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Pure Imagination: Adam Wingard on Godzilla vs. Kong

Adam Wingard’s “Godzilla vs. Kong” presents its two cinematic titans like we’ve never seen them before. That’s a given in some respects, considering their initial fight on an aircraft carrier—an innovative, chaotic meet-cute that begins with Kong slugging Godzilla in the face. But it’s the visual style that also helps this sequel to "Godzilla: King of the Monsters" stand out as a franchise entry, like its love of sunset canvases and oh so much neon. These inspired ideas among others come from director Adam Wingard, who has been hungry for a massive movie since honing his vision on explosive indie projects (“You’re Next”) mid-budget genre homages (“The Guest”) and franchise entries (“Blair Witch”). His next project is likely to be "Face/Off 2," another massive duel that is designed to exceed audience expectations, or else. 

All of this monster artistry is a backdrop for the human factor of the movie, which has an ensemble of characters fighting to harness the strengths of Godzilla and Kong. (The cast includes Millie Bobbie Brown, Kyle Chandler, Alexander Skarsgård, Lance Reddick, Eiza GonzálezBrian Tyree Henry, Demián Bechir, Julian DennisonRebecca Hall, Shun Oguri, and Kaylee Hottle as Jia, a young girl who communicates with Kong via sign language.) The journey leads its humans to a big rumble in Hong Kong, and also to the previously mentioned but never shown realm of Hollow Earth—an upside down world where Kong is at home, and in which Wingard flexes his imagination for classic sci-fi, otherworldly filmmaking.

Wingard spoke to RogerEbert.com about the making of "Godzilla vs. Kong," how Stanley Kubrick inspired Wingard's self-proclaimed "Star Wars" audition, the guarantee Wingard has for his upcoming "Face/Off" sequel, and more. 

Watching this film within the trajectory of your career, I'm curious: at the beginning when you were becoming a director mid-budget movies, were you always interested in a larger scope? 

I think big sci-fi spectacle films were why I got into making movies in the first place. “Star Wars” movies, the “Alien” films, those were the films that inspired me to become a filmmaker in the first place. But the interesting thing is when you’re up and coming in the indie world, your influences kind of shift. I knew that I couldn’t just start off in that place. I was always developing ideas in my head in high school that were big sci-fi movies, but then when I realized, “Oh, wait, I have to figure out how to actually make these things.” That’s when I started getting into more like experimental films and horror movies, and things that were actually achievable. I kind of stayed in that headspace for a long time, I actually kind of convinced myself to not really get excited about blockbusters. As a matter of fact, I was totally broke up until 2011. I was just kind of scrounging by, and I remember when “Avatar” came out, I just refused to go watch it because I didn’t have any money. I was so broke, I was like, I just can’t watch these big blue people running around. This expensive movie. I just didn’t want to get my hopes up, thinking about it in those terms. 

Even in the last quite a few years, I kind of missed out on the whole Marvel thing. That was kind of part of, I wasn’t really watching a lot of mainstream movies and I’m so far behind that I still haven’t seen the new “Avengers” movies, I’ve only seen six Marvel films I think. So I’m kind of out of the loop there, but it’s not because I don’t like big special effects movies, it’s only in the last few years that I’ve been able to calm down and enjoy them in the same way I did as a kid because it’s now a possibility that I can actually do these things. So doing this movie was sort of a return to form for me, even though it seems like a departure it’s actually getting back to my roots. I’m finally at a place that I’ve been building to all these years, this was always sort of the goal, even though there was plenty of times where I didn’t even think this goal would be possible. But here we are, and it was such a great experience to be able to work off of pure imagination.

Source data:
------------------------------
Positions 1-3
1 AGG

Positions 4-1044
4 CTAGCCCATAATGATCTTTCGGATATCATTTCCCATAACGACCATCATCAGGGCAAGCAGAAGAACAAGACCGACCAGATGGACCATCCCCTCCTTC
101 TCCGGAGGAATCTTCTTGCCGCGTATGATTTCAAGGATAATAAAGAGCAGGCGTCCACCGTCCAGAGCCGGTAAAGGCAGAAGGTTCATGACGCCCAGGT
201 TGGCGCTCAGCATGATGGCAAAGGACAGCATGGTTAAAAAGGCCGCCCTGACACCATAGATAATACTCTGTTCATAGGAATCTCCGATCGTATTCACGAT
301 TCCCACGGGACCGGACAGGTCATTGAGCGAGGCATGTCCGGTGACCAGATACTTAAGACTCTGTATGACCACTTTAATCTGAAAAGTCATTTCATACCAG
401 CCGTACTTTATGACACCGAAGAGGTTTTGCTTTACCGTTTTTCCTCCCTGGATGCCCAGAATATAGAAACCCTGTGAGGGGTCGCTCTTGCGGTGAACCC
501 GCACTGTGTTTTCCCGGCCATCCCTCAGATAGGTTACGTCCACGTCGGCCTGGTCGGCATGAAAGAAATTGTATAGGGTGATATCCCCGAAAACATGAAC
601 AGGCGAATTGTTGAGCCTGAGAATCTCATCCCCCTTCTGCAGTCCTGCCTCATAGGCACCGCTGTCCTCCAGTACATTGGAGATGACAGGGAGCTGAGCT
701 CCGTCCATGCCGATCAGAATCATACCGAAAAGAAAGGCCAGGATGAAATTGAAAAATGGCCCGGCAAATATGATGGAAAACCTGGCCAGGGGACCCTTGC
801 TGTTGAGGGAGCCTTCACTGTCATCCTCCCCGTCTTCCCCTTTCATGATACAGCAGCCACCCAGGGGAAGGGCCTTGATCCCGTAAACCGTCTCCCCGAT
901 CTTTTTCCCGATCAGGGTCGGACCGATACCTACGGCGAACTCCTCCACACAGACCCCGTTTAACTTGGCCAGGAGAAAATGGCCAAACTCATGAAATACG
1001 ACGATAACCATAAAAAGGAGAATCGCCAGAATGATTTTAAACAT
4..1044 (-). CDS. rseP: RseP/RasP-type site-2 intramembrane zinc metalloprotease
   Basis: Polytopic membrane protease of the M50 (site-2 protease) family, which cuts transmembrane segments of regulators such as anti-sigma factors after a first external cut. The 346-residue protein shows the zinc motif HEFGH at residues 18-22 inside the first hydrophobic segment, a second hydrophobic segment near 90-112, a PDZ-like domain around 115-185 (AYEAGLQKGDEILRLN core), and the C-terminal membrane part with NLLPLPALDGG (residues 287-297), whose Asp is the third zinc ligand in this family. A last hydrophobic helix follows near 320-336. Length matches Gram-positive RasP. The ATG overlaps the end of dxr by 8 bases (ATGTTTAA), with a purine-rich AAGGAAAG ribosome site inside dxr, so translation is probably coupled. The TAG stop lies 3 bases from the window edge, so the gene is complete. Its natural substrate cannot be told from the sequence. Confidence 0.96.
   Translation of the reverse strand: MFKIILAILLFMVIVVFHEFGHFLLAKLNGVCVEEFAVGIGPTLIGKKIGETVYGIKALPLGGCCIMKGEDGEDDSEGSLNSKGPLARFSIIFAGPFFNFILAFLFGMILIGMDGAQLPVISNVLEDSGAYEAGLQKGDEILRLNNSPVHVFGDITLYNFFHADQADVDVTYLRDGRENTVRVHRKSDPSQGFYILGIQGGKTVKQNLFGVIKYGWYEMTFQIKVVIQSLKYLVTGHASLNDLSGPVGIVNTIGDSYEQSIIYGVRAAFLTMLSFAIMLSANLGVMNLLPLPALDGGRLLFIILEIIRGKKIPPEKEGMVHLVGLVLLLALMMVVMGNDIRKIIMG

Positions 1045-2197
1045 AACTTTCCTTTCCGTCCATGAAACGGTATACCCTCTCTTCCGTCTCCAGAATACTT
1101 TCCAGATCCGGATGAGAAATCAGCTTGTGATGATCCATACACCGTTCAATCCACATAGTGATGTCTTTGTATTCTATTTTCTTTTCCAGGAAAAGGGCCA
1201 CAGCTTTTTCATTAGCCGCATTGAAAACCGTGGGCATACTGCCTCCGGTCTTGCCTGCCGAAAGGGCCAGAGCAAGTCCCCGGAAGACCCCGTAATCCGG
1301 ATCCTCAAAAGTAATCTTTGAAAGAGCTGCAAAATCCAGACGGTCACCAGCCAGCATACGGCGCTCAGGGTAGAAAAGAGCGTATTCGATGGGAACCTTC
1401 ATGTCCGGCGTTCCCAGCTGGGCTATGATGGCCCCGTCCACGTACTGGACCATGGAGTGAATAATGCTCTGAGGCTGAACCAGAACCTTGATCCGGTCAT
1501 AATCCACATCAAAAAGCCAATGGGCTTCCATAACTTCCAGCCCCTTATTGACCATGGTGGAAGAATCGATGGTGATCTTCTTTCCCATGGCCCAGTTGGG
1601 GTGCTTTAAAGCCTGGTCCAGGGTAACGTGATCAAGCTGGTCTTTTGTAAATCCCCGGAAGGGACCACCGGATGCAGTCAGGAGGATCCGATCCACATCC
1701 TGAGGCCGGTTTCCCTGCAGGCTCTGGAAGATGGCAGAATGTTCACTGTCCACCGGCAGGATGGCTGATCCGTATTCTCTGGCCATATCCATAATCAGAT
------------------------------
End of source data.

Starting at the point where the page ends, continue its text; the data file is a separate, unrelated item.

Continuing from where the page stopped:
Would it be fair to say that this movie was almost therapeutic? 

Yeah, absolutely. I think that’s like an understatement to a certain degree, because this is a life-long goal and ambition. The whole reason I exist as a filmmaker is these types of films. I still remember the moment that I decided I wanted to be a filmmaker, in terms of, I wanted to be the person that makes these movies. I believe it was ’89, ’88 I think. I remember that “Honey, I Shrunk the Kids” was coming out, and I was so excited about “Honey, I Shrunk the Kids.” I was obsessed with the trailers, it had everything I wanted in a movie. And I remember a trailer came on TV, literally I was in a box when I asked my mom this, it was one of those things where my parents figured out, if they got these big refrigerator boxes and just put them in our living room and we’d turn it into a play palace. And I remember sitting in this box and watching the “Honey, I Shrunk the Kids” trailer and turning to my mom and asking her, “Who is the person who decides where they put the camera? Is it the director or the producer?” I heard these labels but I didn’t know which one they were. And my mom says, “Ahh, I’m not sure. Maybe a producer?” And I was like, “I want to be a producer when I grow up!” And then you know of course later on, I learned that it was different. Well, maybe not all of the time, producers do tell you where to put the camera, but that was the moment where I had never backed down. I knew that’s what I wanted to do. 

It’s funny you mention producers as telling you where to put the camera, because with "Godzilla vs. Kong" you’re making a massive, collaborative movie, in which I imagine you had to fight for a few things. I was curious about a couple ideas: I know that you've previously said you wanted to do the water fight scene since the very beginning. But was it your idea to have Kong punch Godzilla in the face in that wide shot? Can you tell me about coming up with that?